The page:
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Author Topic: 706Mk2G and Auto-Coupler in car - length of coax?  (Read 3008 times)
WX7G
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« Reply #15 on: March 29, 2010, 11:56:21 AM »

If you are determined to measure the efficiency there are two ways I have done it for short monopoles:

1) A known reference antenna
2) A Base impedance and VSWR bandwidth measurement

Both methods will give the same efficiency number. I find that (2) is easier to do. For (1) you need to construct the antenna. For your antenna the reference antenna might be a quarterwave vertical with 30 radials. We can assume that the GND loss resistance is 5 to 15 ohms and peg the efficiency of the reference antenna as 71 to 88%. This is a range of 1 dB. A more precise measure of the efficiency can be had by measuring the base impedance.

Then you compare the mobile installation against the reference antenna using 'precision' attenuators and a receiver. Standard 1, 3, and 6 dB attenuators is all you need.

To do method (2) you need to measure the base impedance of your antenna at resonance. We know the radiation resistance by modeling the antenna and car. Take the radiation resistance and divide by the measured resistance. There is the efficiency. As a check we take the VSWR bandwidth (between 3:1 points) and plug this into the model. Add loss resistance unitl the model VSWR bandwidth looks like the real deal. This should agree with the first part of method (2).

A thermal measurement can be used to determine the loading coil loss. This can be very accurate using a DC substitution method. But we are left with no direct way to thermally measure GND loss.

And there is the "Wheeler Cap" method but for that you need to find a screen room to drive your car into.
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AA4PB
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« Reply #16 on: March 29, 2010, 12:54:50 PM »

"What you will find is that the base loaded 9' whip on your Mazda will be radiating around 10% of the power applied."

Doesn't that depend on what band we are talking? Are you trying to say that the efficiency of a 102-inch whip is only 10%, even on 10 Meters? How about 15 Meters or 20 Meters?

Even if the low efficiency you claimed was true on all bands, I still wouldn't waste an additional 3dB (half the power again) in a piece of coax when it can be avoided.
 
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K0BG
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« Reply #17 on: March 29, 2010, 07:26:09 PM »

Wouldn't it be nice if you could assume a specific measurement against a standard antenna? Well, the short answer is, you can't. Any given power level, at any given angle, for any given vertical, is highly dependent on the ground losses present. Unfortunately, you can not measure ground loss directly. You might infer it, or you might assume it, but you can't say with any certainty what it is. So comparative field measurements are not definitive, albeit relative (?).

Efficiency is another debatable figure. Since you can't measure ground losses directly (and modeling programs can't calculate them either), and the fact you can't measure field strength at multiple angles (from 5° upwards of 50°) easily, then calculated (or assumed) efficiencies aren't even close!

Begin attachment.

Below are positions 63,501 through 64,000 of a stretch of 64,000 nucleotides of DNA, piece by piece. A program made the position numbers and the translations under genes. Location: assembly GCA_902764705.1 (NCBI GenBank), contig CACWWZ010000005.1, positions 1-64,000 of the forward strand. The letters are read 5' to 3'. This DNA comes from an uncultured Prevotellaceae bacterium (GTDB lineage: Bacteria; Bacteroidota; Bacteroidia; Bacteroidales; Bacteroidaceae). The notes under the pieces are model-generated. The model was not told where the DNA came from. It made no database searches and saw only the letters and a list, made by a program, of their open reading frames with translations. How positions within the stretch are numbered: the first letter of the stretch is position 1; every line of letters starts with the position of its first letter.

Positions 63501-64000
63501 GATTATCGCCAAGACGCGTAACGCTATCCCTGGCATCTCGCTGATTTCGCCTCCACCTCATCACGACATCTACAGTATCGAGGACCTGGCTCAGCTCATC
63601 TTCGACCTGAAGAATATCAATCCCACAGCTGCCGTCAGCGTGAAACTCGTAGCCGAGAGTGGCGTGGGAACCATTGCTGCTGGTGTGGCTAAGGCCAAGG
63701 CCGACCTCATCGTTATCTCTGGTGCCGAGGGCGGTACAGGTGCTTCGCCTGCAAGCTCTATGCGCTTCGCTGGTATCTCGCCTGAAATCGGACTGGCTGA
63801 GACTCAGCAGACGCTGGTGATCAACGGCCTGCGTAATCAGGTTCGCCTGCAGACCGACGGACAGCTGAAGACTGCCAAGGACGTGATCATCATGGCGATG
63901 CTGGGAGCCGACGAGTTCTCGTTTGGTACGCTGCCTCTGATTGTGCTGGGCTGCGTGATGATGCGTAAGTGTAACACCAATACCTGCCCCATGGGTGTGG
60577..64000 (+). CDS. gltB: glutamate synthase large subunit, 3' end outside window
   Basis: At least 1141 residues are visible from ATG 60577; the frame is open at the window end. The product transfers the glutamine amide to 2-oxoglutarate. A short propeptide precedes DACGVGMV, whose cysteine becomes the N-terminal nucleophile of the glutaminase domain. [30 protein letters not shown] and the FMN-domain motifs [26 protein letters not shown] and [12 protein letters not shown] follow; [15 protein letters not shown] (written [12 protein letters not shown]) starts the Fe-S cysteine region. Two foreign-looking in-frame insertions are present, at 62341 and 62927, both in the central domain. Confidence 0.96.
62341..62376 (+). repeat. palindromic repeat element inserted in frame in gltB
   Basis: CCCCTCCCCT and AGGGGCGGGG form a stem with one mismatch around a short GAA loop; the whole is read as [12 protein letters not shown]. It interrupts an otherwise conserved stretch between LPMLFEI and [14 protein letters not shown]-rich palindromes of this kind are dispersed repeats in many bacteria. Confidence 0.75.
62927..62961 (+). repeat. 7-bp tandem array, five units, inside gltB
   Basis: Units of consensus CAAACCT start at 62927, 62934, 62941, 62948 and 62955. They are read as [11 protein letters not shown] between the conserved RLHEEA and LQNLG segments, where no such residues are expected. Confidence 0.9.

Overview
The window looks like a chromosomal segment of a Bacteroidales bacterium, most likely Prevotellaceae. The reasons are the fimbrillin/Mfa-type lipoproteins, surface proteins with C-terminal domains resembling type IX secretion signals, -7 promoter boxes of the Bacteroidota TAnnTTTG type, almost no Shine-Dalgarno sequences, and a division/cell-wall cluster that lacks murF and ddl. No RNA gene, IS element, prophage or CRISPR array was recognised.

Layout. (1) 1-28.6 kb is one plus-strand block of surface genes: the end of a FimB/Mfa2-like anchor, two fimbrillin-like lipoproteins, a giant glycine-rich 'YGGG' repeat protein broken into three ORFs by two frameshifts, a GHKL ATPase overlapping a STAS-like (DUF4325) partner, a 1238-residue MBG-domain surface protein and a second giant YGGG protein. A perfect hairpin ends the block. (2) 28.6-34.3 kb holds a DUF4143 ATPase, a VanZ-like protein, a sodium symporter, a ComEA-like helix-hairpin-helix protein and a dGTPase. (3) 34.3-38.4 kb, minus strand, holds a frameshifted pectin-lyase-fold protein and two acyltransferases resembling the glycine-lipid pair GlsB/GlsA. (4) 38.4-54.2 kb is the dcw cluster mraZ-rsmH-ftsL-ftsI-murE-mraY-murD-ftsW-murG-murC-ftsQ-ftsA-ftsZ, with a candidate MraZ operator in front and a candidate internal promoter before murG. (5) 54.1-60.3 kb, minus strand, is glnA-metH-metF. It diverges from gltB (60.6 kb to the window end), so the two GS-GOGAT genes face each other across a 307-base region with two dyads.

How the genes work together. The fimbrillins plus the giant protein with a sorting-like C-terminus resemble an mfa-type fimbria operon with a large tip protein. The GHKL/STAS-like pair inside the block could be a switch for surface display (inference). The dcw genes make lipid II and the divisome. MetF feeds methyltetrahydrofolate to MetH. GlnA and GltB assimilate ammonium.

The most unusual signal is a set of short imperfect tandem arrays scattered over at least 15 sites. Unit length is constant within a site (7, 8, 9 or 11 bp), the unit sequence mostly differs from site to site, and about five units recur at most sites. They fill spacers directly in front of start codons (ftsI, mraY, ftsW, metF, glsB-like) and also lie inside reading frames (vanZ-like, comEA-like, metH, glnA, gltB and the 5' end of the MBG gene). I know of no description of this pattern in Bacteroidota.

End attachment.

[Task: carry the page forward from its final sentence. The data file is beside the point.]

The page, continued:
The key to maximizing efficiency is to minimize the losses we can't assume, but ones we know are present. The obvious one is ground loss, and mounting height consistent with maximizing the metal mass directly under the antenna is one key. Raising the current node within the length of the antenna is also important. This means, center loading, capacitive top loading, and maximizing overall length are also key ingredients.

Anything else, is assuming facts, and not ones which are evident.
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WX7G
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« Reply #18 on: March 31, 2010, 07:17:46 AM »

K0BG,
field strength measurements at multiple take-off-angles are not needed to indirectly measure the radiation efficiency of a mobile whip against a reference vertical. The elevation radiation patterns are very similar and only one angle will suffice. If you mean angles in Azimuth you are correct. Multiple measurements (rotate the vehicle) are needed.

Yes the radiated field is ground dependent for the mobile antenna itself. So we locate the vehicle over a representative ground, perhaps a parking lot. The reference 90 degree vertical has many radials and the efficiency of it falls within 1 dB of calculated. It can therefore be considered to be ground independent. The far-field ground falls out of the error equation as it effects both antennas indentically.
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WX7G
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« Reply #19 on: March 31, 2010, 11:59:33 AM »

AA4PB, the thread has been about 40 meters
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AA4PB
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« Reply #20 on: March 31, 2010, 02:44:47 PM »

Why would anyone invest in an autotuner to work only 40M?
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K0BG
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« Reply #21 on: March 31, 2010, 06:10:06 PM »

David, I wish it were that simple. The angle of maximum radiated power doesn't change much, but few of us have the equipment to measure field strength at several wave lengths away, and at an angle of about 27°. Measuring the pattern at lower angles, or at close-in distances, is fraught with problems.

The energy at the lower angles, especially that part below 15° is highly dependent on ground losses. You can change actually increase ground losses, and get a better near field reading, while the far field goes to pot.

It's difficult to model, if for no other reason than folks underestimate ground losses in a mobile. While the accepted figures of 2 to 10 ohms (10 through 80), the truth is they may be several times this, and you have no real way to measure them. This is yet another reason why antenna shootouts are suspect at best.
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CHRISDX
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« Reply #22 on: April 01, 2010, 07:38:27 PM »

UPDATE:

First, I coordinated with a ham friend ten miles away. We tested 4 bands with both the 56" whip and the 102" whip.  Results are as follows:

10M S4 S7+